Lifestyle & Human Interest

Teenage Boy Took His 10-Year-Old Sister with Leukemia to His School Dance Before She Died


A cancer diagnosis always hits hard, but there’s something especially devastating about finding the awful disease in a young child.

Though physicians successfully treat many forms of pediatric cancer, it sometimes quickly becomes clear to everyone involved that a young life will end far sooner than it ought to.

When the Spader family of Sioux Falls, South Dakota, understood that it would lose one of its littlest members, they set out to do something truly special.

Rebekah Spader learned that something was wrong with her when she was only 6 years old, according to the Daily Mail. That something turned out to be myelodysplastic syndrome.

According to The Mayo Clinic, the condition itself isn’t cancer, but some of its forms can cause leukemia later down the line.

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The Spader family attempted a bone-marrow transplant, hoping that would save Rebekah’s life. But the little girl was also suffering from a nervous system disorder.

Unfortunately, the procedure didn’t work. The disease began to rapidly advance, and everyone knew that Rebekah’s days were numbered.

Rather than try to stretch out her days until they were strained to the breaking point, her parents decided to cease treatment so their daughter could enjoy the rest of her life to the fullest.

That was when her big brother A.J. decided to do something deeply touching.

Fifteen-year-old A.J. decided to take his now 10-year-old sister to his freshman formal dance in 2016, according to KSFY-TV. His parents found the idea absolutely enchanting.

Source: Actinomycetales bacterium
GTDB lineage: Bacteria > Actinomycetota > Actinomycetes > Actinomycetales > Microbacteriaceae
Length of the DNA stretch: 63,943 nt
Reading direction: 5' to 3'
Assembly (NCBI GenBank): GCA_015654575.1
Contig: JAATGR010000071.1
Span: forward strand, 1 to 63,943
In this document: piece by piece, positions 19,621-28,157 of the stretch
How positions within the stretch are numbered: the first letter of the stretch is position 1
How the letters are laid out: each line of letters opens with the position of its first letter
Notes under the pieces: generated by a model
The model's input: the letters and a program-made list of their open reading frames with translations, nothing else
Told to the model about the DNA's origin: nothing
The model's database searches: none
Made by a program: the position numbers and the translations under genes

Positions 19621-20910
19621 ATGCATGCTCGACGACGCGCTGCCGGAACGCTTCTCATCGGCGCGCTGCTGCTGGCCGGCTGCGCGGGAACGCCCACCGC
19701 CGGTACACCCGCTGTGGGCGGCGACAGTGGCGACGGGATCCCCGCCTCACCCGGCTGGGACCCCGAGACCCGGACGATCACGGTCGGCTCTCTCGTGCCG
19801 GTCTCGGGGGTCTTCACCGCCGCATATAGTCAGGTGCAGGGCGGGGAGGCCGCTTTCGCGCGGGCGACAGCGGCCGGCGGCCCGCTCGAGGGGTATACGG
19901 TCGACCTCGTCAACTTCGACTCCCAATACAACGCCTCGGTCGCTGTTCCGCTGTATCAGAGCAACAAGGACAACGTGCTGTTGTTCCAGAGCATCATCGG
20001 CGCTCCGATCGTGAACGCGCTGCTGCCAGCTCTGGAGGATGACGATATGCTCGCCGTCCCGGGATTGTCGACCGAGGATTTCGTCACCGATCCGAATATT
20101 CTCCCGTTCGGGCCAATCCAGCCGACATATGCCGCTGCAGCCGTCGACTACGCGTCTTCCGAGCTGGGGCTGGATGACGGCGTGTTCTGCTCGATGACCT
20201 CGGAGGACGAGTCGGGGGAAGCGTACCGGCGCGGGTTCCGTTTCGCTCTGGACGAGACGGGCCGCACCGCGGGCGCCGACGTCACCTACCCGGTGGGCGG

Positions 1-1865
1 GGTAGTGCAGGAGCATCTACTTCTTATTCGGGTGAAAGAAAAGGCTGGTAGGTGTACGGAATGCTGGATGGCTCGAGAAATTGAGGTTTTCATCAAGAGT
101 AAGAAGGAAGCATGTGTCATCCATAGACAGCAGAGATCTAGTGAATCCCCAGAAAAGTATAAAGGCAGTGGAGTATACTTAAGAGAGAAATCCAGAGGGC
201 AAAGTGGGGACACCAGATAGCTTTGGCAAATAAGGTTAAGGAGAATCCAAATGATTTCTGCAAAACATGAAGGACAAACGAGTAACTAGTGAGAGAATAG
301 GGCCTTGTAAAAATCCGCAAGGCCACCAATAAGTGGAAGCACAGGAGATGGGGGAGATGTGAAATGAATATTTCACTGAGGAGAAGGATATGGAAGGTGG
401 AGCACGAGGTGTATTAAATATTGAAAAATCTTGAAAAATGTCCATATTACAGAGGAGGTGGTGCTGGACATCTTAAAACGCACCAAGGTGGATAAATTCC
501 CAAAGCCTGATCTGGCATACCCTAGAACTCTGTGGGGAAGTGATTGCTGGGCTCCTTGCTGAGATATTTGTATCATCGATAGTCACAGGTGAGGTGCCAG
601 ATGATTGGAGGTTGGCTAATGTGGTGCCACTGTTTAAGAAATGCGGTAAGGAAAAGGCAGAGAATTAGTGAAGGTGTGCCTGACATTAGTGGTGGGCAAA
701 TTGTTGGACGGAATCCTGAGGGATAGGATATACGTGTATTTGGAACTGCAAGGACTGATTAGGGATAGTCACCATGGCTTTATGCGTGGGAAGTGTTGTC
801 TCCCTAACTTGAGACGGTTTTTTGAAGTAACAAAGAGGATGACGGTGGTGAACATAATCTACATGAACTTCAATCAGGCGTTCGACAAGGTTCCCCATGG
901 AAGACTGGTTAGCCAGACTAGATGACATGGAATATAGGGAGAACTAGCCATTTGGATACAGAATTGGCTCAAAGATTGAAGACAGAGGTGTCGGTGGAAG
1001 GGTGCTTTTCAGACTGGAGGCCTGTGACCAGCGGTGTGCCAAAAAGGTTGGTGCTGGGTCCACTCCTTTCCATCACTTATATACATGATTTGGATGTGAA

Their mother, Stephanie Spader, said, “What girl doesn’t like to get all dressed up and beautiful?”

“It’s a lot of fun watching her,” dad, Tony Spader, said. “She’s so excited, and she’s smiling.”

A.J.’s offer — that Rebekah quickly accepted — becomes all the more amazing when you realize why he extended it. Instead of simply offering kindness, he knew full well that she wouldn’t live much longer and wanted her to have the experience.

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“I wanted to ask my sister, because she’s most likely not going to be able to experience high school,” he said. “So I just thought, ‘Why not ask her to formal?’”

His dad added, “He’s thinking about his sister and she’s not going to get to go to the prom or the formal when she’s in high school because she’s probably not going to make it to high school, so he just wanted to give her that memory.

“A lot of times, there’s a joy-filled moment, but yet there’s a little sorrow because you know this is probably one of her last opportunities she’s going to have to do something like this.”

But it would be a mistake to think that was the only reason A.J. did it. It is evident he loves his little sister.

“Her laugh is pretty great,” he said. “It’s really fun to just be around her and just make memories.I want to spend as much time with her as possible while she’s still doing good.”

The brother and sister team did enjoy the dance together, which occurred on Valentine’s Day.

It became one of their last shared memories. According to her obituary, Rebekah passed away on Aug. 4 that same year.

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A graduate of Wheaton College with a degree in literature, Loren also adores language. He has served as assistant editor for Plugged In magazine and copy editor for Wildlife Photographic magazine.
A graduate of Wheaton College with a degree in literature, Loren also adores language. He has served as assistant editor for Plugged In magazine and copy editor for Wildlife Photographic magazine. Most days find him crafting copy for corporate and small-business clients, but he also occasionally indulges in creative writing. His short fiction has appeared in a number of anthologies and magazines. Loren currently lives in south Florida with his wife and three children.
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